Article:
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Read Introduction to Colossians


“Having disarmed principalities and powers, He made a public spectacle of them, triumphing over them in it.”


“Having disarmed principalities and powers”

“Disarmed” = to strip off, to put off, disrobe. Metaphorically this word may refer to the stripping away of weapons and hence the removal of authority and power“Principalities and powers” refer to demonic control. Jesus jettisoned demonic forces on the cross. He stripped them of their jurisdiction. The Lord once and for all broke their power. Paul uses this same verb in Colossians 2:11, where he challenged Christians to put off the body of flesh. Paul closely connected “discarding the principalities” and “putting off the flesh.”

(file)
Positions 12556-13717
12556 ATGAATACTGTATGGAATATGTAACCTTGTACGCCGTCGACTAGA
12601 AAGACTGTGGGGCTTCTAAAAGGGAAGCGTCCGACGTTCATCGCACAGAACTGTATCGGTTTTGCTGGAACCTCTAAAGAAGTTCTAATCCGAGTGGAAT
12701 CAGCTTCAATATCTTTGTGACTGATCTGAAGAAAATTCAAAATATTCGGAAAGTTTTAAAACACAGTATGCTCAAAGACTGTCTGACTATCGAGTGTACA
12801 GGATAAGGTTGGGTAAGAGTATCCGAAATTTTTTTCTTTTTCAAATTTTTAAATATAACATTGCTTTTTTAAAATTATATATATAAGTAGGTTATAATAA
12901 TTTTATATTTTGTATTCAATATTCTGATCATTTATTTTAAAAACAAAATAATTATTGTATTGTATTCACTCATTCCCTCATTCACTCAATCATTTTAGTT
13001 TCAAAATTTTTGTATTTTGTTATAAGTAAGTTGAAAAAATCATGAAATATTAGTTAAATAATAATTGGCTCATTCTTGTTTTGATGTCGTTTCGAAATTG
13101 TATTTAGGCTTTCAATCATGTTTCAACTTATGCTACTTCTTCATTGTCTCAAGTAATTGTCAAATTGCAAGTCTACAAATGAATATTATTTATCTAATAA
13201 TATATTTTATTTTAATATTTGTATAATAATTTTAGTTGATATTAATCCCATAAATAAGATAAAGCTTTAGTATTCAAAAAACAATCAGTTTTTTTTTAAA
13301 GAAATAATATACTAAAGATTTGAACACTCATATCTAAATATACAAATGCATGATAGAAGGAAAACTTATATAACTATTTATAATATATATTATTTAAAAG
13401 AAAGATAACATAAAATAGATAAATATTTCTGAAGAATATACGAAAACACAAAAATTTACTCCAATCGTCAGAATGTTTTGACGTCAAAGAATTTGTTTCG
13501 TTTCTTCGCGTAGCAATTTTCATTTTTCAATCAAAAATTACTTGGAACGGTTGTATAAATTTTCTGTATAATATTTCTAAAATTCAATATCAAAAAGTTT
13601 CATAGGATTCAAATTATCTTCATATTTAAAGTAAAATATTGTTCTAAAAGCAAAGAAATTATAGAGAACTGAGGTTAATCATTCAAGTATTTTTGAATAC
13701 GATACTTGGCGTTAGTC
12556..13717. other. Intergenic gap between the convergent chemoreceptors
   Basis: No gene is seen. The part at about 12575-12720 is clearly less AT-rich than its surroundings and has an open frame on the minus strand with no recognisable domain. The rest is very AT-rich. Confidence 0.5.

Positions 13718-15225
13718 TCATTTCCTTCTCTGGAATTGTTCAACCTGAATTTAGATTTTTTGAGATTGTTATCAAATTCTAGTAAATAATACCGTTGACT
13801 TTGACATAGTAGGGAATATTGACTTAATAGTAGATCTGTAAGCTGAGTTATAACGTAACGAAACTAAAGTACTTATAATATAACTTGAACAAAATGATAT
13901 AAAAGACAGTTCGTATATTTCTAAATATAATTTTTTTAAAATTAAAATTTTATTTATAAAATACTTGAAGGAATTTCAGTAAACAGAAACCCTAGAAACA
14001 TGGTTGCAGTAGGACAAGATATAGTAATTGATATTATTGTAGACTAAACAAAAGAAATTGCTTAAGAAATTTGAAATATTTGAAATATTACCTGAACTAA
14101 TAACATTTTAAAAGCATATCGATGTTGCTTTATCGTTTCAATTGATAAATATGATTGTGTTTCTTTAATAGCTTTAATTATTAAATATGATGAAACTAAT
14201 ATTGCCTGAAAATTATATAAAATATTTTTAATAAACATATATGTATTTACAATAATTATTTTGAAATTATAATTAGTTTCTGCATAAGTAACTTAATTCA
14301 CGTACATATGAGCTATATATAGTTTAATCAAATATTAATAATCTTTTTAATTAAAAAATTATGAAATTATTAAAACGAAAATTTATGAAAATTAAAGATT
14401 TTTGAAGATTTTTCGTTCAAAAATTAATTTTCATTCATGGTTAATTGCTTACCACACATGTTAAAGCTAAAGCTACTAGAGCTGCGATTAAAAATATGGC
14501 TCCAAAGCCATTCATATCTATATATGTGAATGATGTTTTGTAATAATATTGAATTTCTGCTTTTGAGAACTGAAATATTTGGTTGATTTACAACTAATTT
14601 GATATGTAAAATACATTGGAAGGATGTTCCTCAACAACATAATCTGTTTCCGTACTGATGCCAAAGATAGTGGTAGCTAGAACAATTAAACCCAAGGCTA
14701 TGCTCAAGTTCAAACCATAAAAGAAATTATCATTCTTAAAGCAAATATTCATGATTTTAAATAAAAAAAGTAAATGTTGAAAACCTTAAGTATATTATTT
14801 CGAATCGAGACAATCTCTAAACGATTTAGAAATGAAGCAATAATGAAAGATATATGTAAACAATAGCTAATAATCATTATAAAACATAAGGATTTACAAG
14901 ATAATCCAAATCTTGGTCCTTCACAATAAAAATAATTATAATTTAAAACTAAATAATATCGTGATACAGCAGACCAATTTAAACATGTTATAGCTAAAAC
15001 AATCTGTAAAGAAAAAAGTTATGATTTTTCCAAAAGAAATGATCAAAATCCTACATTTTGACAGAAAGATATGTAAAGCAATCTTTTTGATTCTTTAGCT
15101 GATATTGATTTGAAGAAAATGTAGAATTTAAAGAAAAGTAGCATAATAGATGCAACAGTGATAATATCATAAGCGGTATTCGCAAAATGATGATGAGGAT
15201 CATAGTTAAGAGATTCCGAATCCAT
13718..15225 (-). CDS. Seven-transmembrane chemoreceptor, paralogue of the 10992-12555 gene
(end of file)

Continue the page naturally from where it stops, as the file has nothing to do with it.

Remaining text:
The New Testament uses “principalities” of supra-mundane beings who exercise rule: such as good angels (Ephesians 3:10) and evil angels (Romans 8:38; here). Jude 6 refers to the authoritative power of fallen angels. “Principalities” is a term of dignity (dignitaries), whereas “powers” is a term of executive authority. “Powers” is the administrative authority to do anything. This word combines the two ideas of right and might. Therefore, “principalities and powers” refer to demons or fallen angels operating under Satan.


Jesus stripped demons of their power by the cross; God expects us to deal with Satanic attacks by the cross.


Jesus ousted evil powers on the cross. God expects us to use the spiritual weapon of the cross to defeat “principalities and powers” in our lives (Eph. 6:12f).